At a wooded hillside Buddhist temple in Japan, grapes and bottles of wine are offered as offerings, and the head monk is also honorary president of a viticulture cooperative.
Officially, it is known as Daizenji, but it has been nicknamed the “grape temple” because of its deep connections to the country’s history of grape production.
Daizenji is in the Yamanashi region, about 100 kilometers (60 mi) west of Tokyo, famous as the home of Mount Fuji and recently as Japan’s top winemaking destination.
“At other temples, they offer sake, but here, we provide wine. That’s unique in Japan,” said Tesshu Inoue, 75, the chief monk, recounting the mythical origins of the Japanese shrine. temple with AFP.
In AD 718, a famous Japanese monk and traveler named Gyoki is said to have met the Medicine Buddha, known in Japanese as Yakushi Nyorai, in a dream at the temple site. now.
In his hand, Nyorai holds a bunch of grapes – the inspiration for Gyoki to found Daizenji and establish a local vineyard culture, teaching the residents of Yamanashi how to make wine for medicine.
Another legend holds that farmer Kageyu Amemiya was the first to start growing grapes in Japan, in the same area but more than 450 years later, in 1186.
DNA analysis has discovered that koshu – the oldest grape variety grown in the mountains – is a hybrid between a grape species originally grown in Europe and a wild Chinese grape.
That suggests it may have followed the Silk Road on its way to Japan, in the same way that Buddhism established itself in Asia.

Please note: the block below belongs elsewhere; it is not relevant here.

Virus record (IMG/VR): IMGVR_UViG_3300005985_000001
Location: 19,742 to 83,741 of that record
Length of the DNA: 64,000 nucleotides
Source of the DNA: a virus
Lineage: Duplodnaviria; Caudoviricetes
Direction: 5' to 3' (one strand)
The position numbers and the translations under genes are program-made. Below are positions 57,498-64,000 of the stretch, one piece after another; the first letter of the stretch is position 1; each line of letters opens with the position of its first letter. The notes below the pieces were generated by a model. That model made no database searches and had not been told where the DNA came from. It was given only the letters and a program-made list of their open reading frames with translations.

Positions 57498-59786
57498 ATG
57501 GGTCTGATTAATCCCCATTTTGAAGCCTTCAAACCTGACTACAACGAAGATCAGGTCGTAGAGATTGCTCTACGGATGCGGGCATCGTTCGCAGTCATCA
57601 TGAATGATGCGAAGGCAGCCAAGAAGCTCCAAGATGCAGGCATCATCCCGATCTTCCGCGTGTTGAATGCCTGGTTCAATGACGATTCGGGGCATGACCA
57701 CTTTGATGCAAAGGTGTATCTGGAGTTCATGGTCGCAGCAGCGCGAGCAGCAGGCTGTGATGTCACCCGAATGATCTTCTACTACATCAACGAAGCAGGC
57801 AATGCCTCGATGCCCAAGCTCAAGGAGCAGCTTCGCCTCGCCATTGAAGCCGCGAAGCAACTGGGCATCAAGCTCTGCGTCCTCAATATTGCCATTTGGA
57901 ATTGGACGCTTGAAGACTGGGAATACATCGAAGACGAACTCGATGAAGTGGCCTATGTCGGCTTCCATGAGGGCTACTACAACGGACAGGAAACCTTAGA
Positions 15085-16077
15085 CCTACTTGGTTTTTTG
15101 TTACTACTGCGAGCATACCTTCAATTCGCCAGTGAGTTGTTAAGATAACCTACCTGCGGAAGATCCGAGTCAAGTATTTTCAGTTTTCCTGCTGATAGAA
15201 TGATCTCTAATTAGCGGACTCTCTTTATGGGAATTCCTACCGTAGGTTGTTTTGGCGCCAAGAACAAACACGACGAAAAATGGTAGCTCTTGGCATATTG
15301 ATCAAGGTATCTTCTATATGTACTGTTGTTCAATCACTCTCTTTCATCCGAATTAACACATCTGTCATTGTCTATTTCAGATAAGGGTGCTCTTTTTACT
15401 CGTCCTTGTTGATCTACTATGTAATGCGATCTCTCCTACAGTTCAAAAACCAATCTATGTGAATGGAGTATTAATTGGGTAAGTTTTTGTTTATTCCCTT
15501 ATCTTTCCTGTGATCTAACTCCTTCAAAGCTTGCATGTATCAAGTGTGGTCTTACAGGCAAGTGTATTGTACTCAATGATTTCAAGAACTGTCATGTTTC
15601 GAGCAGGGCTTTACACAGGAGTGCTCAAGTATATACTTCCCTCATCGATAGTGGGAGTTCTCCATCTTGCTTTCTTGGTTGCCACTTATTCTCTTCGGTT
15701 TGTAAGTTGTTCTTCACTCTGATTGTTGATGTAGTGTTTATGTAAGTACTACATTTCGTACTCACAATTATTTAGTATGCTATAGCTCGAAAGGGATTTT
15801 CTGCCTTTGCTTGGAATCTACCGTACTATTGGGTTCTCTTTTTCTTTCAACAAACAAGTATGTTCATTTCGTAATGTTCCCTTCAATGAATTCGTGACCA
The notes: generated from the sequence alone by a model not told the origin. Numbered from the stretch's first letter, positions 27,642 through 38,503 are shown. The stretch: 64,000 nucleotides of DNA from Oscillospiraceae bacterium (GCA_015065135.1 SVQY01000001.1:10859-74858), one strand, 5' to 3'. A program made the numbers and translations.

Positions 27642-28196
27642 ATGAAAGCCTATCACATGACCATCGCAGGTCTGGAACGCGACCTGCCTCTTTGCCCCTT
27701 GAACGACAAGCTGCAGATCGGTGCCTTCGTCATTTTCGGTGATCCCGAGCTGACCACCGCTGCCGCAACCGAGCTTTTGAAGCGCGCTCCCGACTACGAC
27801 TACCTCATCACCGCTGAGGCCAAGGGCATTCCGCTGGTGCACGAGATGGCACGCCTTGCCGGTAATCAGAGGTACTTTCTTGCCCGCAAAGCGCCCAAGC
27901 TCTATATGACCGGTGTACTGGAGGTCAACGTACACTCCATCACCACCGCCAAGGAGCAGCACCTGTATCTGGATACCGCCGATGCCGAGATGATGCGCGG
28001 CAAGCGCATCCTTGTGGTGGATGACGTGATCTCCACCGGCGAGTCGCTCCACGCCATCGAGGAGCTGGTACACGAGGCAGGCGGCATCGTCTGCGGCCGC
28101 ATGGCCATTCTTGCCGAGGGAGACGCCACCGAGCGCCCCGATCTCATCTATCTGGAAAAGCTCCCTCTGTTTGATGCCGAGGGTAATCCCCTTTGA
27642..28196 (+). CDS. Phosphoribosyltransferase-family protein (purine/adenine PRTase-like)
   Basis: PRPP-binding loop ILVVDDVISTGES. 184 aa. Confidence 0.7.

Yamanashi’s “koshu valley” website, supported by the local chamber of commerce, suggests that seeds or vines from China may have been grown on the grounds of the temples and discovered by chance. much later.
However, it was only during the Meiji period from 1868 to 1912 – a period that saw an explosion of interest in the Western world – that wine production began in Japan.
With fertile soil and a long history of viticulture, Yamanashi was the obvious choice for early vineyards, and even today, Daizenji is surrounded by grapes grown on pergola structures.
On the altar, grapes and bottles of wine are placed as offerings, while a small shrine houses an ancient cherry wood statue of Yakushi Nyorai with his famous bunch of grapes.
The lacquered sculpture, decorated with gold leaf, is a treasured artifact of the temple and is only shown to the public once every five years.
Daizenji also sells its own grapes and bottles of wine bearing the shrine’s name.
“Growing grapes, making wine, that’s a good job,” Inoue said with a laugh.
“It’s good karma.”
(Except for the title, this story has not been edited by NDTV staff and is published from an aggregated feed.)